The headlight surrounds were white from the first 914s to mid-production of 73 and subsequently black. Cars produced up to early 1972 had a fixed passenger seat and a removable passenger footrest. Later cars featured a movable passenger seat. Other interior differences included changing vinyl designs, gauge appearance, and air vent configurations in the dash.

The most significant performance upgrade during the vehicle's lifespan was the introduction of anti-roll bars, significantly improving the handling, and a change from the "tail shifter" to the "side shifter" gearbox for 1973, improving the otherwise vague long linkage.

914 Limited Edition[edit]

"Bumblebee" (black) 914 LE

In 1974, Porsche produced a series of Limited Edition cars for the North American market to commemorate Porsche's victories in the Can Am racing series. They were equipped with individual color schemes and came standard with otherwise optional equipment. The factory is said to have produced about 1,000 of these vehicles, about 50% Bumblebee and 50% Creamsicle. Variants of this series were manufactured and distributed in very limited numbers to European markets and Japan.[citation needed] Along with the regular Appearance Group option (fog lamps and center console with clock and additional gauges) at $300, the LE package set buyers back another $320. All Limited Editions models came with the 2.0 L (1,971 cc) flat four engine, which was otherwise optional in the standard 914, that produced 91 hp in U.S. trim.[12]

The Creamsicle: With a cream color exterior (paint code U2V9), these cars sported Phoenix red trim, including color matched lower valences and bumpers.[13] This light ivory color scheme concept carried over from the 1973 911 Carrera RS series.

The Bumblebee: Featuring a black exterior (paint code L041), these cars sported a Sunflower yellow trim (paint code L13K). Black body paint color was always an additional cost special option on standard 914 Porsche cars, but was included as a standard component on the black 914 LE cars. Like the Creamsicle All but one photo of the 914 Porsche Can Am prototype cars are Bumblebee cars. The black-based 914 LE color scheme is specific to the 914 LE cars and has no precedent with the Can Am race cars or the 1973 911 Carrera RS series cars. The majority of 914 Limited Editions seem to be Bumblebees.[14]

All 914 LE cars featured a specially designed front spoiler and negative side stripes. Additionally, all Limited Editions were equipped with front and rear anti sway bars, dual horns, leather covered steering wheel, driving lights, painted rear roll bar trim (as opposed to vinyl clad), Mahle cast aluminum wheels and a center console with an oil temperature gauge, clock, and voltmeter.[15]

Media Appearances[edit]

According to Internet Movie Cars Database, the 914 has made over 150 film and television appearances so far.[16] These include the prominent car chase where the car is piloted by Deborah Grant in the UFO (TV series) episode The Psychobombs from 1971. On the television series The Rockford Files (1974-1980) Gretchen Corbett, played James Garner's attorney, and drove an orange Porsche 914 from 1974-1978.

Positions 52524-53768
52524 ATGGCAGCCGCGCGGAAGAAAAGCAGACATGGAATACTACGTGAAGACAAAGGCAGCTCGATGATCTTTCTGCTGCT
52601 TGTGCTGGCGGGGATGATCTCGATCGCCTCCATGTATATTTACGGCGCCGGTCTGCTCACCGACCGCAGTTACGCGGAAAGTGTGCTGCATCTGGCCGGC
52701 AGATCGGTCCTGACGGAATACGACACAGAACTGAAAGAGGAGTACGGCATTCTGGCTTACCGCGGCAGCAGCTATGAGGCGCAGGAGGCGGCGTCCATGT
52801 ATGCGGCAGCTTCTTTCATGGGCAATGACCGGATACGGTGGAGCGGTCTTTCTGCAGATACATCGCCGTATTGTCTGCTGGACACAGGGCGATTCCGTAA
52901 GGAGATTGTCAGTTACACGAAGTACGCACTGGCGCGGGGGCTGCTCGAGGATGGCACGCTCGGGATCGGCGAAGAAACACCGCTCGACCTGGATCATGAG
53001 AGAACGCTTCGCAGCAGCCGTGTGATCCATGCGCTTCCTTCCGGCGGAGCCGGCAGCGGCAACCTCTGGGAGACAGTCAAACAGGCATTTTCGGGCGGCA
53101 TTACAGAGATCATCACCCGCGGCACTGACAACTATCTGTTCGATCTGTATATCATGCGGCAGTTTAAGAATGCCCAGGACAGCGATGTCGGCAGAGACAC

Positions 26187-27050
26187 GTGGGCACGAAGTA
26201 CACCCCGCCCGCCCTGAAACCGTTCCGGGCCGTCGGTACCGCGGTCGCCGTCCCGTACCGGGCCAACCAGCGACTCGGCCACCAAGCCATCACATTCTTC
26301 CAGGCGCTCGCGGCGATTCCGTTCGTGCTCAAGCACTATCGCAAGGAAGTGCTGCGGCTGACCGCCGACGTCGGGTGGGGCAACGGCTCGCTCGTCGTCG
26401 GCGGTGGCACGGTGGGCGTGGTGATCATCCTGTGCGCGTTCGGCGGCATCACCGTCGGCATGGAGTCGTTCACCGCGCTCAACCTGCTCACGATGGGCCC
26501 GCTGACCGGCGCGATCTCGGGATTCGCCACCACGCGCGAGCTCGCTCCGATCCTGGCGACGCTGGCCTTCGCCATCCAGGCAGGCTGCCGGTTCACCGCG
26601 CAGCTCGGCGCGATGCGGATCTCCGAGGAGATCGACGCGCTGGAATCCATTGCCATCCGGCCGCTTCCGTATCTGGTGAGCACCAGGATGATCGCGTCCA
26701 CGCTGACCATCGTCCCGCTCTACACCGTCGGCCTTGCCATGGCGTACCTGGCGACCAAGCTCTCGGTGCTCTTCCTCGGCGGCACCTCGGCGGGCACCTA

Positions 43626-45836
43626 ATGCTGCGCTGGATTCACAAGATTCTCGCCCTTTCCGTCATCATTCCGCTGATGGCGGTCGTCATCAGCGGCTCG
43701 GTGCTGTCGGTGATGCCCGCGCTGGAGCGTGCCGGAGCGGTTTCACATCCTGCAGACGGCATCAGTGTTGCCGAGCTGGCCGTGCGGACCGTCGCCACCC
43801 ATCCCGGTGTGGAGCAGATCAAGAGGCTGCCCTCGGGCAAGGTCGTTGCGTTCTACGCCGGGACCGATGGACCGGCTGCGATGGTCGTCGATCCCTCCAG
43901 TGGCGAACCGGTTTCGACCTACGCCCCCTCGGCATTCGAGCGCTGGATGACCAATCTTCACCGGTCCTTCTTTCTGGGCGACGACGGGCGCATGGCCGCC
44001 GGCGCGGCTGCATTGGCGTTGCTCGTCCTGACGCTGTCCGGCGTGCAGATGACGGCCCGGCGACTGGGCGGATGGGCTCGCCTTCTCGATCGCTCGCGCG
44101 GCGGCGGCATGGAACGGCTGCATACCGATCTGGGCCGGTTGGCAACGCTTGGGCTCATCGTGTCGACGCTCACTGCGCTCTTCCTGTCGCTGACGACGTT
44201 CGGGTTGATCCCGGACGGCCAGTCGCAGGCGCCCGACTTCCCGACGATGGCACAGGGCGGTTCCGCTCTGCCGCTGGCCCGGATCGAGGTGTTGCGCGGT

F1 Safety Car[edit]

The Porsche 914 is renowned for having been Formula One's first Safety Car following its deployment at the 1973 Canadian Grand Prix to help manage the race, which had seen various incidents due to treacherous weather conditions.[17]

See also[edit]

References[edit]

  1. ^ Oswald, Werner (2001). Deutsche Autos 1945-1990, vol.4. Stuttgart: Motorbuch Verlag. p. 362. ISBN 3-613-02131-5. 
  2. ^ Bring-a-Trailer. "Unobtanium: Ferdinand Piëch's Flat Eight Porsche 914/8". Retrieved 2018-05-05. 
  3. ^ George, Patrick. "The Porsche 914: A History". Jalopnik. Retrieved 2018-07-16. 
  4. ^ "Porsche 914 | Articles". classicmotorsports.com. Retrieved 2018-07-16. 
  5. ^ "Porsche 914/6 - Porsche USA". Porsche HOME - Porsche USA. Retrieved 2018-07-16. 
  6. ^ "Model Guide: 914 — The VW-Porsche | Porsche Club of America". www.pca.org. Retrieved 2018-07-16. 
  7. ^ "Porsche 914/6 - Porsche USA". Porsche HOME - Porsche USA. Retrieved 2018-07-16. 
  8. ^ "Porsche 914 - Porsche USA". Porsche HOME - Porsche USA. Retrieved 2018-07-16. 
  9. ^ "1970 Porsche 914 - Motor Trend Import Car of the Year - Motor Trend Classic". Motor Trend. 2007. Retrieved 2007-03-25. 
  10. ^ "Le Mans 24 Hours 1970 - Final Standings". 2007. Archived from the original on 2007-09-27. Retrieved 2007-03-25. 
  11. ^ "Porsche 916". Volkswagen Porsche 914 club Westphalia. 2007. Archived from the original on 2006-10-06. Retrieved 2007-03-25. 
  12. ^ "https://www.hemmings.com/magazine/hsx/2015/07/Of-Bumblebees-and-Creamsicles---1974-Porsche-914-LE/3748717.html". www.hemmings.com. Retrieved 2018-08-11.  External link in |title= (help)
  13. ^ "1974 Porsche 914 2.0 Limited Edition". The best vintage and classic cars for sale online | Bring a Trailer. Retrieved 2018-08-11. 
  14. ^ Bowlsby, Jeff. "The 914 Porsche Limited Edition". The 914 Can Am Cars. 
  15. ^ "Bonhams : 1974 Porsche 914 2.0-Litre Bumblebee Limited Edition Targa Chassis no. 4742915510". www.bonhams.com. Retrieved 2018-08-11. 
  16. ^ "IMCDb.org: porsche 914 in movies and TV series". www.imcdb.org. Retrieved 4 April 2018. 
  17. ^ Kathri, Tarun (2012-02-07). "First ever Safety Car in Formula 1 : Rewind to 1973". aaFormula1.com. Archived from the original on 2015-04-07. Retrieved 2015-04-03. 

External links[edit]